taboui                    the hut where the women and children lived
 nisiru                      nose
 ajoupa                    a lean-to type of structure used to shelter a cassava bread-
                                making area or for hunters or canoe builders while in the forest
 coulirou                  a type of fish eaten by the Kalinago
 nocobou                 body
 larouma                  a reed which is torn into small strips and woven into baskets,
                                mats, hats, purses, etc.
 karbay                    the main communal house for meeting, sleeping, and eating
 karipona                 a Kalinago woman
 Mabrika                  a greeting to someone whose arrival brings pleasure
 Aitina Kalingo        “I am Kalinago

Cultural performance in the karbay

The Kalinago Barana Autê reception offers visitors information about the Kalinago way of life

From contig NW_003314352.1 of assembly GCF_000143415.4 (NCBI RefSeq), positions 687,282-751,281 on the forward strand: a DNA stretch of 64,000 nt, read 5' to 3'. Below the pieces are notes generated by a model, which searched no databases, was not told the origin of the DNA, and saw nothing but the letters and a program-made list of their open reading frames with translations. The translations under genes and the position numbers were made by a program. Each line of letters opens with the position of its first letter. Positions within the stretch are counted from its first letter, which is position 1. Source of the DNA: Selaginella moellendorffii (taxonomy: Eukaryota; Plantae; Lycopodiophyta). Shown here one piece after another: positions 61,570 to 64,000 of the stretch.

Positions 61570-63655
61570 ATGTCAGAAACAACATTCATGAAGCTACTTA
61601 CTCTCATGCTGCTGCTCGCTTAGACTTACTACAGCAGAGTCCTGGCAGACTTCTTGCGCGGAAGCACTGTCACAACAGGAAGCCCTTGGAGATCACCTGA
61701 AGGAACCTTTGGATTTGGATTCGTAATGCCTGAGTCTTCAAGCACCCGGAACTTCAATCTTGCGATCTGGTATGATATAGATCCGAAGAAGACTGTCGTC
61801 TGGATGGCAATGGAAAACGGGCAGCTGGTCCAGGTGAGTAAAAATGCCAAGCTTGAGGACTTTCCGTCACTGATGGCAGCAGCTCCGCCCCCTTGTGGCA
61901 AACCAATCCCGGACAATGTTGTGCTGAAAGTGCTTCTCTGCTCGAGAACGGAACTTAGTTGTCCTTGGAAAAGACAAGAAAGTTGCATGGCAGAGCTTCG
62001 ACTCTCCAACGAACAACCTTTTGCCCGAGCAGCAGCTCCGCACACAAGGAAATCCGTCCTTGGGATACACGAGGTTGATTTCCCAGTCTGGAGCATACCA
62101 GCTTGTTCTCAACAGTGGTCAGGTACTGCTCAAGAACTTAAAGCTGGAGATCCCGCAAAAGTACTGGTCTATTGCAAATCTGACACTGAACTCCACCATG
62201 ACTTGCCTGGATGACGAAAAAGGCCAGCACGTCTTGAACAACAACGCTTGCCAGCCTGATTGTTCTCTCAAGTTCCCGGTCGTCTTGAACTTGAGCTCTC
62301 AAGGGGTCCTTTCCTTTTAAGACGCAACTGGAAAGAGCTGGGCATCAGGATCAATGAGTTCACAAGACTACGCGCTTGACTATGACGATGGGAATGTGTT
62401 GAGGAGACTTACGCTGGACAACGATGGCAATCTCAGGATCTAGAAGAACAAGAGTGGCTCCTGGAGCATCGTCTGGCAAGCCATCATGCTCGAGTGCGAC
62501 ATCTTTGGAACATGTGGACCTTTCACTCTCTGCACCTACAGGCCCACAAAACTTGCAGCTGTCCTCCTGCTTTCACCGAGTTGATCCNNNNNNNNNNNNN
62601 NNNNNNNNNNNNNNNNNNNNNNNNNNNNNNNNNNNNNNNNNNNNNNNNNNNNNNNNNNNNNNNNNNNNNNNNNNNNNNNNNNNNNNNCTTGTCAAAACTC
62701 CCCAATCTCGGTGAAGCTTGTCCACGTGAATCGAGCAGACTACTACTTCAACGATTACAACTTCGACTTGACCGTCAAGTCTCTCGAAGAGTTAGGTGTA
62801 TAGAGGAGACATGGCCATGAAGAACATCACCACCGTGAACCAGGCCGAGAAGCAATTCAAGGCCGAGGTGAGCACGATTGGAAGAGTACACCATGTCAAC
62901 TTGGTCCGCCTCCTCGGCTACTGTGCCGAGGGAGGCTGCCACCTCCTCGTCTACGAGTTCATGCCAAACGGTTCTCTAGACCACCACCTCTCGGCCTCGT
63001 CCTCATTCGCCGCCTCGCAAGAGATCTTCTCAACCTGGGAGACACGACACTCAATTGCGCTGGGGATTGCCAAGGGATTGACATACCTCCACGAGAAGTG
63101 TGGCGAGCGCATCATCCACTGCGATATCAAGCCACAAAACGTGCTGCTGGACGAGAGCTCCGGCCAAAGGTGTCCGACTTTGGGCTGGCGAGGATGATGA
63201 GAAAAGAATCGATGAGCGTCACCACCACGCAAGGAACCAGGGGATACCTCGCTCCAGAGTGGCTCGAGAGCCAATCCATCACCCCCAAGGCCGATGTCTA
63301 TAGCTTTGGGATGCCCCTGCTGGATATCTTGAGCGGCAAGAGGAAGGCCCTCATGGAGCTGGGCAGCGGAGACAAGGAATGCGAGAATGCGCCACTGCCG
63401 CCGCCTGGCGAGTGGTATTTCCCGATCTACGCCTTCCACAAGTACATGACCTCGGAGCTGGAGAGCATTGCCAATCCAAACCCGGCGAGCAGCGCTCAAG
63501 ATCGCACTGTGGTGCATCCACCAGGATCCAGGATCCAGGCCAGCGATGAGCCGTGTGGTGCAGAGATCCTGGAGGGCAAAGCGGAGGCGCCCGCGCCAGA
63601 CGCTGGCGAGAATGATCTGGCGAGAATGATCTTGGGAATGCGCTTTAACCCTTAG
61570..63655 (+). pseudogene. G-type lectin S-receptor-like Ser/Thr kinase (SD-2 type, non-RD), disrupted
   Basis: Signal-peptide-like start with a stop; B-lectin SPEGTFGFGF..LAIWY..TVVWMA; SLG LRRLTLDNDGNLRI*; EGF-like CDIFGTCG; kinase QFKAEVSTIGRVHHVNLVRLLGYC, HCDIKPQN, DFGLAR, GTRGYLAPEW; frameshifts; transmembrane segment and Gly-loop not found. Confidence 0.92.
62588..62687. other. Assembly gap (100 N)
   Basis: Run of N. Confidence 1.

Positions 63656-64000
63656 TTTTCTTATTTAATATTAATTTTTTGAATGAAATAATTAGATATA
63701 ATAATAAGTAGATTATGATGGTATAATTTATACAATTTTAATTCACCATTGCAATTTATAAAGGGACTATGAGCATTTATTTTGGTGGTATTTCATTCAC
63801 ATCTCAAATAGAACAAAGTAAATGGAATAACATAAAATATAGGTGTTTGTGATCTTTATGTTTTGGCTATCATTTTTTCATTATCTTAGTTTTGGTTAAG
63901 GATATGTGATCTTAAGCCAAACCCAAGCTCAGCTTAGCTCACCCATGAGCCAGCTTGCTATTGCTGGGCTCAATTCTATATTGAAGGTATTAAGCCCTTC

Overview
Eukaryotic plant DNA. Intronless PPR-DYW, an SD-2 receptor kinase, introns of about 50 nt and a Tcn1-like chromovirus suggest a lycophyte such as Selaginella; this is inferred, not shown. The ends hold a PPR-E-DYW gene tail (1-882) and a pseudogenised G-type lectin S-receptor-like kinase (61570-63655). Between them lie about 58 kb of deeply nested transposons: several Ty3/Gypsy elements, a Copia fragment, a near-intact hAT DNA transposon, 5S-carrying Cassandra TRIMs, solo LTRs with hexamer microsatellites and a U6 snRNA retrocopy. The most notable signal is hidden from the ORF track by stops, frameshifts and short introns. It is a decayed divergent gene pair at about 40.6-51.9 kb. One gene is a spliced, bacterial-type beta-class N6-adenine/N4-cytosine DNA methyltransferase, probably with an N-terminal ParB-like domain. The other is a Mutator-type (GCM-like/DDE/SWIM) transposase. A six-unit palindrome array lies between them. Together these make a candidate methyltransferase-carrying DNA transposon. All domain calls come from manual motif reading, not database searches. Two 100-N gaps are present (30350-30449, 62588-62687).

The Isulukati Waterfall is located in the model village

Monument of tribe chiefs in the village







Caribterritory.com                                                                                                                                                kalinagoterritory.com                                                                                                  http://healingherbsofthecaribbean.blogspot.com/                                                                                                          Kevin Dangleben, Kalinago Tours – kalinagotours.org